An Overview of Scrum

If you work for UPMC Enterprises doing any sort of development, you definitely will be using a form of scrum. Scrum is a development process derived from the methodologies of Agile, which, at its core, focuses on iterative development that can easily adapt to unpredictable requirement changes. Here’s a brief overview!


Scrum consists of two week sprints. Sprints entail a set amount of work to be completed that is determined by the team’s ability. The workflow of each sprint is viewed on an agile board that depicts the progress for each story.


In scrum, most of the work will be done in the form of stories. The stories are written by the client and include a description of the task, the requirements, and a design if needed.


Before each sprint, the sprint must be groomed. The entire team must come together to review each story, to ensure understanding between the client and the development team. Additionally, the stories are “pointed” in which the team votes on the difficulty of the story; a simple text change might be pointed at a 1, while a large addition to functionality could be an 8. Traditionally, story points are on a base 2 scale, for example, 1, 2, 4, 8, 16, etc.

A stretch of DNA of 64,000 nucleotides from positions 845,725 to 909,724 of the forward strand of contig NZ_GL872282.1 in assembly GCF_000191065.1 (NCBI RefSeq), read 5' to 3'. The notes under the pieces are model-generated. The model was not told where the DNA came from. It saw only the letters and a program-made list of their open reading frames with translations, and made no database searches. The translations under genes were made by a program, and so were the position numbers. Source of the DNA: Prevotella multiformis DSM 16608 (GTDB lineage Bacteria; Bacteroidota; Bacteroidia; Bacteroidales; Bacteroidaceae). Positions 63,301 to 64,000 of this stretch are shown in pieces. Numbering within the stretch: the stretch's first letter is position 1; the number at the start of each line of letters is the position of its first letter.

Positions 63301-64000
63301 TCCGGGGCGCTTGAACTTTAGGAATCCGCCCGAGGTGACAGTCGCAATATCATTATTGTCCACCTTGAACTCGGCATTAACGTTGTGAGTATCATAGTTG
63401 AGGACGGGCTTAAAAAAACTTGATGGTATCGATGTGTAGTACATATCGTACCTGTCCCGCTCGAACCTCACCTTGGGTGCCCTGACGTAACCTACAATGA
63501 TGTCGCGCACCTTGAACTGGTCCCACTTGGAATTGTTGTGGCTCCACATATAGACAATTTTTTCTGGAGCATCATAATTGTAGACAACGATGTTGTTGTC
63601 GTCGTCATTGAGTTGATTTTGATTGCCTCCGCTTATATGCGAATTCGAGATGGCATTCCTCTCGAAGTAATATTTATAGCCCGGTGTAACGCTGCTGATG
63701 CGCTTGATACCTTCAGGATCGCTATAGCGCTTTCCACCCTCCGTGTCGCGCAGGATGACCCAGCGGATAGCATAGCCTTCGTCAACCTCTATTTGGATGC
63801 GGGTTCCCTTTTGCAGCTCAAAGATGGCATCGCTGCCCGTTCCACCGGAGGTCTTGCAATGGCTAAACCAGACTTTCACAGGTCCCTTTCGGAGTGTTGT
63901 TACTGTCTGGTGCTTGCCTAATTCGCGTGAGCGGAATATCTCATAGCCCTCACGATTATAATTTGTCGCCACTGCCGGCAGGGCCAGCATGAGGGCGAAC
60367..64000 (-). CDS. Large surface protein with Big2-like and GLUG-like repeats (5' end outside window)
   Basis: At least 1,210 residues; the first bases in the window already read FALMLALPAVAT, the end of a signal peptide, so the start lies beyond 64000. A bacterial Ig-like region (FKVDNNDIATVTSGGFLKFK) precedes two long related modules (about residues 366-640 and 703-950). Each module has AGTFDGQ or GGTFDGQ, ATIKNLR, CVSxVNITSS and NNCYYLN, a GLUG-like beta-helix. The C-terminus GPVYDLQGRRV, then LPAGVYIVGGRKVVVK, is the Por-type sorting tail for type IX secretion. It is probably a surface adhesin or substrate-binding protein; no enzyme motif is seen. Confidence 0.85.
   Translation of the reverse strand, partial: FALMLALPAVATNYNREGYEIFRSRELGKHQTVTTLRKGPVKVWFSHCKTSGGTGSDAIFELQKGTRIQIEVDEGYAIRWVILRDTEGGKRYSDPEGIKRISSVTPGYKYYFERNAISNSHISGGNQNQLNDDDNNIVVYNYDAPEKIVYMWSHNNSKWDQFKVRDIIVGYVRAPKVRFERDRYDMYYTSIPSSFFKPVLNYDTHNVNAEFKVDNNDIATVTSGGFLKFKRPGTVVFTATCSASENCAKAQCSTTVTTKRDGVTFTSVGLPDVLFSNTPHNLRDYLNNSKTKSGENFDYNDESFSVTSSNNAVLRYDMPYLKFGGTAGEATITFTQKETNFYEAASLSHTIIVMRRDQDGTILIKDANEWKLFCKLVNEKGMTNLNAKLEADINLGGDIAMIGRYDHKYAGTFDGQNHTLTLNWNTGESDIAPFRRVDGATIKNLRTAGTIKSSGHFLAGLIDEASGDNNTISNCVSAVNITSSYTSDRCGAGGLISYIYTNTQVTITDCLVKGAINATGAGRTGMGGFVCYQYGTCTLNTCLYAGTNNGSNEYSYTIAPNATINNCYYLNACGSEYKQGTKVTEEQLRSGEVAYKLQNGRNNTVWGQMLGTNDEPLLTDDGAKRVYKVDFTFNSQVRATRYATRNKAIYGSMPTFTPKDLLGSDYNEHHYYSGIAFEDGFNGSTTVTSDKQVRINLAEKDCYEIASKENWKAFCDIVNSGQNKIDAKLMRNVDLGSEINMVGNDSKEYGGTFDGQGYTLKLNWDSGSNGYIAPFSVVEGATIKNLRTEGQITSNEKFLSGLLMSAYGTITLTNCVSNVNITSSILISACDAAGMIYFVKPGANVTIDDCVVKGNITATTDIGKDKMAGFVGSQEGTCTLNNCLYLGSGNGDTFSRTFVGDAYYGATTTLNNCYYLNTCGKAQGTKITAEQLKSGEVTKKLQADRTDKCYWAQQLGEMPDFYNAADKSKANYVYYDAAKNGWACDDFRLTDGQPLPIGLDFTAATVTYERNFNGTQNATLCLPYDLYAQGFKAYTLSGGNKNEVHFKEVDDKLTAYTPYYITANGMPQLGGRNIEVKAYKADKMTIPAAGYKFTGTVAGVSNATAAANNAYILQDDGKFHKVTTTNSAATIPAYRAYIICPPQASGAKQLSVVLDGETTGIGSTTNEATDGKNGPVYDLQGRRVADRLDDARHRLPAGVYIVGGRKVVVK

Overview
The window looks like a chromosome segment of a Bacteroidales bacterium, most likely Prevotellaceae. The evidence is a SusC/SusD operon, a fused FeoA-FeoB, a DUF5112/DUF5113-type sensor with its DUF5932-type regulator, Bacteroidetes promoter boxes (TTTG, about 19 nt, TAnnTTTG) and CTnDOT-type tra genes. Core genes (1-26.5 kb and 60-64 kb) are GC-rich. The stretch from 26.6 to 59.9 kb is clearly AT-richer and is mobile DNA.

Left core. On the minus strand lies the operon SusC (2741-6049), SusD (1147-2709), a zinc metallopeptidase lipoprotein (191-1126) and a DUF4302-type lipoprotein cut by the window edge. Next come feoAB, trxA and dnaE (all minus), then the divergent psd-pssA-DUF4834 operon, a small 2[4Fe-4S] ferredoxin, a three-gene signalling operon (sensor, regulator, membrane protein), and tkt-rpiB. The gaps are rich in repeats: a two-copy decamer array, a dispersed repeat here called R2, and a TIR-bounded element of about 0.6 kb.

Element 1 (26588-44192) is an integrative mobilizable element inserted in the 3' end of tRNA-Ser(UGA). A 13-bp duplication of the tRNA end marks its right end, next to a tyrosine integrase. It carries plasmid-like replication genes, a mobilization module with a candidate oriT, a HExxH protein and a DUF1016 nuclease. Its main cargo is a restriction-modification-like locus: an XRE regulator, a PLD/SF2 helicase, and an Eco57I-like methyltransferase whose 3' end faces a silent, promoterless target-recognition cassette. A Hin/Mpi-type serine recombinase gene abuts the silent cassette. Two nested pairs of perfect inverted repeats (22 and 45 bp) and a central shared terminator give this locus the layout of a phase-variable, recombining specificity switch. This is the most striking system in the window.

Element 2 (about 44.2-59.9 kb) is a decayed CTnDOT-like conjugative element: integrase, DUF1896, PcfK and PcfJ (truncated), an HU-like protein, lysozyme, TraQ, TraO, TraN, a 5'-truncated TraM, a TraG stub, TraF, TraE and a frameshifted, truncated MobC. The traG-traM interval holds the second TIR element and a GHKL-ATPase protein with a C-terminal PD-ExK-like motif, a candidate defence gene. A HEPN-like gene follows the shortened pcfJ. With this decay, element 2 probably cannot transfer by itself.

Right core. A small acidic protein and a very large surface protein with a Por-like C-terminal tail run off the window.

Daily Standup

Daily standup is exactly what it sounds like; every day the team meets and everyone quickly mentions what they did the previous day, what they will be working on in the future, and what may be preventing them from accomplishing certain tasks. Even on a large team this meeting rarely lasts longer than 15 minutes. The key here is brevity.


After each sprint, the team meets to discuss what was done well and what needs improvement, based on the sprint. Sprint retrospective works similarly to daily standup where everyone receives time to comment on the sprint. It’s important to note, retrospective looks at how the sprint was managed and not the performance of individuals.

William Botzer, Enterprises Summer Associate